This exhibition highlights a range of subjects covered by the Library’s diverse collections of religious archives.
To mark the Queen’s platinum jubilee, items on display relate to her coronation in 1953. Other material relates to the Church and other denominations and faiths, with exhibits illustrating relations with Roman Catholicism and items on Jewish history, including Hebrew manuscripts. There is also material relating to the Church and race, including material on the civil rights movement, and the first British Black Bishop, Wilfred Wood.
This exhibition ran from 25 April to 2 August 2022. A selection of items from the exhibition are displayed below.
Martin Luther King in London
Canon Lewis John Collins was a canon of St Paul’s Cathedral and a vocal advocate against both poverty and racial prejudice, both in the UK and overseas. In 1964, he was instrumental in organising for Martin Luther King to preach a sermon in St Paul’s on his way to collect the Nobel Peace Prize. The service was attended by over 3000 people and followed by a press conference where King spoke out about harmful immigration practices based on colour. After King was assassinated, his widow Coretta Scott King was also invited by Canon Collins to preach at St Paul’s, making her the first woman to preach there.
MS 3297, ff. 130-1
Wilfred Wood, Area Bishop of Croydon
The Right Reverend Dr (now Sir) Wilfred Wood was born in Barbados in 1936. Initially considering a career in politics, he felt called to the Church and undertook his theological training at Codrington College. When he began working in England, he gained a reputation for speaking out against racial injustice, including against the significance of the lying-in-state of Enoch Powell. After the assassination of Martin Luther King, Wood joined forces with Canon Collins and King’s widow Coretta Scott King in founding the Martin Luther King Fund and Foundation in the UK. Wood was consecrated Suffragan (later Area) Bishop of Croydon in 1985, making him the first Black bishop in England. This photograph, also featuring Archbishop Robert Runcie, was taken shortly after the ceremony at St Paul’s Cathedral.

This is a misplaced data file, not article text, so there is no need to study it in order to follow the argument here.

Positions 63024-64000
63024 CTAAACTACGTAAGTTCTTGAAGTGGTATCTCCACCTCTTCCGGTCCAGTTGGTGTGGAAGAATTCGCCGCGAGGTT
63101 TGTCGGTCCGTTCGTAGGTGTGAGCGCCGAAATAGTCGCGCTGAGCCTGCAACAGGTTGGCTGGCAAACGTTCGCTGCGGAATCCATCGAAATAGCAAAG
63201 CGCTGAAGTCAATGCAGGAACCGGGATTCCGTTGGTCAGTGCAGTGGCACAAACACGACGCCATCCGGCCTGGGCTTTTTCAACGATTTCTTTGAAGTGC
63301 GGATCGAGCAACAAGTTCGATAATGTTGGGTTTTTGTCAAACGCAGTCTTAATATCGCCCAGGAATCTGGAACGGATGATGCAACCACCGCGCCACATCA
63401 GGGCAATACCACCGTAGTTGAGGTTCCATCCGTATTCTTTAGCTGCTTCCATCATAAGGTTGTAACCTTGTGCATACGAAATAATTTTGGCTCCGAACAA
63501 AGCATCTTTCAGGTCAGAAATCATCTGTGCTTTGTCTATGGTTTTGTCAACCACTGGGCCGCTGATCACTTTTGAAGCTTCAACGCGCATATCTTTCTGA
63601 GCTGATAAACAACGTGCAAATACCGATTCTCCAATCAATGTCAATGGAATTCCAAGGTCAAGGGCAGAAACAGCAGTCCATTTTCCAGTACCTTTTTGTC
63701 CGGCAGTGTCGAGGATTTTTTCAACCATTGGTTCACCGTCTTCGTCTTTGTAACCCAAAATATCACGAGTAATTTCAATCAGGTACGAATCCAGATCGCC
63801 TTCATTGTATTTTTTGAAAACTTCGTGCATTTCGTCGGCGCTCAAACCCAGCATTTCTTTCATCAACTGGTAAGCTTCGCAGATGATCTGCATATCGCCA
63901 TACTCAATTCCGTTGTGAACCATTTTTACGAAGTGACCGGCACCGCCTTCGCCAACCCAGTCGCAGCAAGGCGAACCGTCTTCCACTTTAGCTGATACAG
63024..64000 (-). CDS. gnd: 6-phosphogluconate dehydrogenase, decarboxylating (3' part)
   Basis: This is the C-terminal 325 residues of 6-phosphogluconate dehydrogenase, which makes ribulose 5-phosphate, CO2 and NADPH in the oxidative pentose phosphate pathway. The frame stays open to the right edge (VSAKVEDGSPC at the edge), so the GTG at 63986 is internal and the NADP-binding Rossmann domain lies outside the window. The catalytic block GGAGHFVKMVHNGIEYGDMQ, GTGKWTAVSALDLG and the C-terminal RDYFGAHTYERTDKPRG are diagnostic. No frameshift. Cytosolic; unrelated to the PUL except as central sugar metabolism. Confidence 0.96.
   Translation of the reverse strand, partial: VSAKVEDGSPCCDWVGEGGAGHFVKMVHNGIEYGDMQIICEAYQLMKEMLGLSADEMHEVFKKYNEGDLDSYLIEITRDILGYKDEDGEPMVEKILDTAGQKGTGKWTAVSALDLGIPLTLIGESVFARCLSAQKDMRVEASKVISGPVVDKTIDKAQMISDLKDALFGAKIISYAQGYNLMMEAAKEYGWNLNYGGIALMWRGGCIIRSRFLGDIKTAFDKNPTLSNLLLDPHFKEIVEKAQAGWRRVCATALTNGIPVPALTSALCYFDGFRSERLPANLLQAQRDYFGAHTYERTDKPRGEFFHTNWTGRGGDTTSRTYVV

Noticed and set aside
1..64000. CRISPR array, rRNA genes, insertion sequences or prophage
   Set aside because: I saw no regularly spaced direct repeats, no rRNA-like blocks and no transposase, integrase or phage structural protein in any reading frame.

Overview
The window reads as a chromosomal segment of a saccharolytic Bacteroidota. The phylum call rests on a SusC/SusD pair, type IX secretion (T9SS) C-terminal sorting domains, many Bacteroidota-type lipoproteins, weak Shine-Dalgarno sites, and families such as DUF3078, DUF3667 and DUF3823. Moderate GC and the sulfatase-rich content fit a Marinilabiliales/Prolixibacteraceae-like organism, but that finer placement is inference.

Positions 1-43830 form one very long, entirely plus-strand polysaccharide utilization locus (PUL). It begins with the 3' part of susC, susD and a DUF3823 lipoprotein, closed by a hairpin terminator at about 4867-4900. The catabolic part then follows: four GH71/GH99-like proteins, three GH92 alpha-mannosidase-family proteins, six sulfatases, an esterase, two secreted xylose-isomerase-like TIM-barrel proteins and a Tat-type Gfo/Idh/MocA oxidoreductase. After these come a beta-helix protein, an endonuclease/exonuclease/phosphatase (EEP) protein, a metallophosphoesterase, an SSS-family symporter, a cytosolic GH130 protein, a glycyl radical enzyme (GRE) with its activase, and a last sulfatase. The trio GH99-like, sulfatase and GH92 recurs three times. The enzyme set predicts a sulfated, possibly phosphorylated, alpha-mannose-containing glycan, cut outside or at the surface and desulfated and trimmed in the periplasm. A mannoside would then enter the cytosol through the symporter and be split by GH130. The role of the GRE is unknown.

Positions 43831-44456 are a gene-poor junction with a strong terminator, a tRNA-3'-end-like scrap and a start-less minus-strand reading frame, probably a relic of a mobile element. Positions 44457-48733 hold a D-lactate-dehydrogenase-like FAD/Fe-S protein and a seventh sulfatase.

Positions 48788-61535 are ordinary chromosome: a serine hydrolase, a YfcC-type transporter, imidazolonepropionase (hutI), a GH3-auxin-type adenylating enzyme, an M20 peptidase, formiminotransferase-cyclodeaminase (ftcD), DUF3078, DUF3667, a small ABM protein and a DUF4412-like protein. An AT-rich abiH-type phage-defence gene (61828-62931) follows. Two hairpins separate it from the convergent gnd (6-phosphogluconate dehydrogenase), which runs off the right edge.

The Popish Plot
As the majority of the population gradually embraced the Anglican religion, events such as the Spanish Armada in 1588 and Gunpowder Plot in 1605 fed popular resentment towards the remaining Catholics. In 1678 a fictitious conspiracy to kill Charles II was invented by Titus Oates, an English priest, which resulted in numerous executions before being exposed as a hoax. This ‘Popish Plot’ contributed to the banning of Catholics from parliament for the next 150 years.
The funeral of Emily Scobell
The 19th century saw the introduction to Anglicanism of what some perceived as elements of Roman Catholicism. The Oxford Movement introduced ritualistic forms of worship (such as the reintroduction of vestments), and Anglican religious orders were created. Popular opposition took the form of rioting as seen at the funeral of Emily Scobell, a member of the Anglican sisterhood of St Margaret, in 1857.
MS 2678, f. 37
Platinum Jubilee of Queen Elizabeth II
2022 marks the seventieth year of the reign of Queen Elizabeth II. On 2 June 1953, Geoffrey Fisher, Archbishop of Canterbury, anointed and placed the crown on the Queen’s head at her coronation in Westminster Abbey. The Archbishop of Canterbury has taken a leading role in the coronation of the monarch since Anglo-Saxon times. The form and order of the service are ancient in origin but not immutable and the Archbishop has played a major part in drawing up the rites and ceremonies.
For the coronation of Queen Elizabeth II, the Archbishop was responsible for choosing the liturgy of the service, with the assistance on an advisory committee. Archbishop Fisher wrote a detailed account of his role in the Coronation, which is kept in the Archbishops’ Papers collection at Lambeth Palace Library. Holding the title of “Defender of the Faith and Supreme Governor of the Church of England”, the Queen took the oath to “maintain and preserve inviolably the settlement of the Church of England, and the doctrine, worship, discipline, and government thereof, as by law established in England”.
In her role as head of the Church of England, the Queen opened the inaugural session of the General Synod, formerly the Church Assembly, in 1970. She continued to open the Synod every five years following diocesan elections, with the exception of the 11th General Synod in 2021, when due to illness her speech was delivered by the Earl of Wessex.
Shown here is a late 13th-century Hebrew psalter with copious glosses in Latin. The flyleaves are covered with scribbles and notes, mostly on Hebrew grammar, including some English names.